Guns, Unions and Globalism: The Evolution of Kid Rock's Musical Populism
“I will serve no rhymes before their time,” Kid Rock rapped almost two decades ago -- back when he actually used to rap, referencing Orson Welles for Paul Masson on his breakthrough album Devil Without A Cause.
Not strictly an accurate claim: Even then, he was already recycling songs from several pre-superstardom albums that barely made it beyond the Great Lakes. Yet there was some truth in the brag, and still is, in the sense that the 46-year-old exurban Detroiter born Robert James Ritchie has long instinctively grasped when the timing was right to switch gears, giving increasing emphasis to some element of his white-trash aesthetic that had always been there, even if not many people had noticed.
This has happened more than once: When his high-top-fade hip-hop “went metal” on 1998’s umpteen-platinum Devil -- even though trippy AOR samples had been part of his sound at least since 1993’s obscure The Polyfuze Method. When he “crossed over to country” with the 2002 Sheryl Crow-then-Allison Moorer duet “Picture," then even more so with 2008’s Warren Zevon-and-Lynyrd Skynyrd-sampling “All Summer Long," years after his Southern-rocking top 20 2000 pop hit “Only God Knows Why” inspired a David Allan Coe cover. Maybe even back in his tween years, when he first crossed the line of demarcation from covering Jim Croce hits in his Lincoln-Mercury dealer dad’s Romeo, Michigan barn to breakdancing and turntabling downtown; heck, if Bad Bad Leroy Brown wasn’t gangsta, who was?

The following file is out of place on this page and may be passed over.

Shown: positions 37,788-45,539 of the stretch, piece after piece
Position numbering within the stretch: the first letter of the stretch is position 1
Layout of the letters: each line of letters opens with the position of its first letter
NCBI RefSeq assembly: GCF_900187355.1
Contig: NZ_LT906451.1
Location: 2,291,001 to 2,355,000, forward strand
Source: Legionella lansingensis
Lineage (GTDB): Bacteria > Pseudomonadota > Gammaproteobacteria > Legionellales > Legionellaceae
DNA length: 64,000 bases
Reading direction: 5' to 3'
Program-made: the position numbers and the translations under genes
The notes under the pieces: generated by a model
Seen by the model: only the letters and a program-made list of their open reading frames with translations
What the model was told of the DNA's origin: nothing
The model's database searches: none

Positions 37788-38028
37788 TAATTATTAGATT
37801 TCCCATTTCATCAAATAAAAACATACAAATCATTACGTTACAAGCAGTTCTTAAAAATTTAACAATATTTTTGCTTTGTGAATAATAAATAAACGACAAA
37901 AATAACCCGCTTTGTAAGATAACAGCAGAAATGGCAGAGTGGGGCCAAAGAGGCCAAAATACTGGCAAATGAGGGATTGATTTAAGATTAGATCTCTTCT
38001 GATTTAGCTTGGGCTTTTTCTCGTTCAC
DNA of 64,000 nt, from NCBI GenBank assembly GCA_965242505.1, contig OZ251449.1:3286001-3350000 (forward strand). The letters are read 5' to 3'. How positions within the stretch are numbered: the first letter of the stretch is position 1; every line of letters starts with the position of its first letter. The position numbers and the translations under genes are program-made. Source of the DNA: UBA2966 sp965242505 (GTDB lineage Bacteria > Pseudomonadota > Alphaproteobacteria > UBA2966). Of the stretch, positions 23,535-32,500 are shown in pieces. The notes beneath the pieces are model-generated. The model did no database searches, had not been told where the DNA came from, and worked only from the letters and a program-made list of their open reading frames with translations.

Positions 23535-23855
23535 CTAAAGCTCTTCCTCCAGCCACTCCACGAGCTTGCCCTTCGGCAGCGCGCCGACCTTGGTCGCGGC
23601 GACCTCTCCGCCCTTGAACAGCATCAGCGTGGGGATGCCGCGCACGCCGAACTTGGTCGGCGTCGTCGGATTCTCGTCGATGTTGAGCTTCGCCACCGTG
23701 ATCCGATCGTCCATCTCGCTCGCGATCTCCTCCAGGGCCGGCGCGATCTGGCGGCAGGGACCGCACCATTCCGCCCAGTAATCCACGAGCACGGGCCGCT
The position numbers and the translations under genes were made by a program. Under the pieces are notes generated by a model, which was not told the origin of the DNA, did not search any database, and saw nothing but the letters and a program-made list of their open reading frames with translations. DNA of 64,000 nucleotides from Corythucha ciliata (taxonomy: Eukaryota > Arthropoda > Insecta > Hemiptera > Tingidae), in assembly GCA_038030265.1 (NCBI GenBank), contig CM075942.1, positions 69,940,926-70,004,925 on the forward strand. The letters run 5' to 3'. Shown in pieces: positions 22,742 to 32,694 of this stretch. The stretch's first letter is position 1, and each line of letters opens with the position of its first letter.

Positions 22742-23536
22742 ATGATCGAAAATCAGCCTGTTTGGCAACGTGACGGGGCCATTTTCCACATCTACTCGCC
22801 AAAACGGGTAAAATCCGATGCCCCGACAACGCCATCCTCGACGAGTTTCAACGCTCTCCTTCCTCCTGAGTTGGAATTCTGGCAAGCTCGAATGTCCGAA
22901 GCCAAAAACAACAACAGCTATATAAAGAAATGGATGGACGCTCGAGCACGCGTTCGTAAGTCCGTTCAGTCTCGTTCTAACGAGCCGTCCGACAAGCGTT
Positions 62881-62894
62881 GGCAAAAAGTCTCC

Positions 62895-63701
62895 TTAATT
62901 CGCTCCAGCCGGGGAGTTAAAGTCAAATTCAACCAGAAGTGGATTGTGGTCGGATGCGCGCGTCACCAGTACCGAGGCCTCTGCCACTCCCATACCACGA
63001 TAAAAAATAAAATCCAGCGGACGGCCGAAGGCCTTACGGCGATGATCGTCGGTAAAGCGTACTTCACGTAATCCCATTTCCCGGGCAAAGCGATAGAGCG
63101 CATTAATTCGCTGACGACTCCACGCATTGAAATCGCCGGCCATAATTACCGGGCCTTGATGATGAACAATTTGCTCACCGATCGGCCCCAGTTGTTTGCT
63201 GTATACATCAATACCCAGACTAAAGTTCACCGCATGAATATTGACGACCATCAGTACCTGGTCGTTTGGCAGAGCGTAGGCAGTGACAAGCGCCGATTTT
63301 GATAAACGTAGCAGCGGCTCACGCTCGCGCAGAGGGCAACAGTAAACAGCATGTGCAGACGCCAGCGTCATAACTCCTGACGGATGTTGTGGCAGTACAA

You get the idea Kid Rock’s shoveled his way through enough Macomb County winters to know how to give his career a good opportunistic jump start now and then. The guy’s got an uncanny knack for pulling rabbits out his fedora — it may be no coincidence that his biggest hits have all tended to be third or fourth singles off their albums.
Still, his album sales and visibility have been tobogganing downhill for the past decade or so — give or take in Detroit, where his astounding six (!) concert dates unveiling Little Caesars Arena this September will prep the pizza-branded venue for the Red Wings and Pistons. But now, as of last week, at least according to a web page featuring some anatomically correct deer taxidermy and revolving slogans like “Welcome To The Party,” Kid Rock has announced a run for the U.S. Senate – presumably as a Michigan Republican.
Or maybe it’s just a marketing gambit, since the news coincided with a tour announcement and two new singles — that’d explain why he hadn’t officially registered his candidacy, and why the “Buy Now” button links to a Warner Bros. URL peddling paraphernalia such as yard signs and T-shirts. The type of right- (or at least libertarian-) leaning upper Midwest populism that Kid personifies has clearly turned a hot commodity in the past year; within four months of the election, he was selling backyard barbecuers an American Badass Grill, "made in the USA — for American workers, by American workers. Tough. Hardworking. Built To Last.” A month after that, in April, he dropped in on Donald Trump, along with Ted Nugent and Sarah Palin.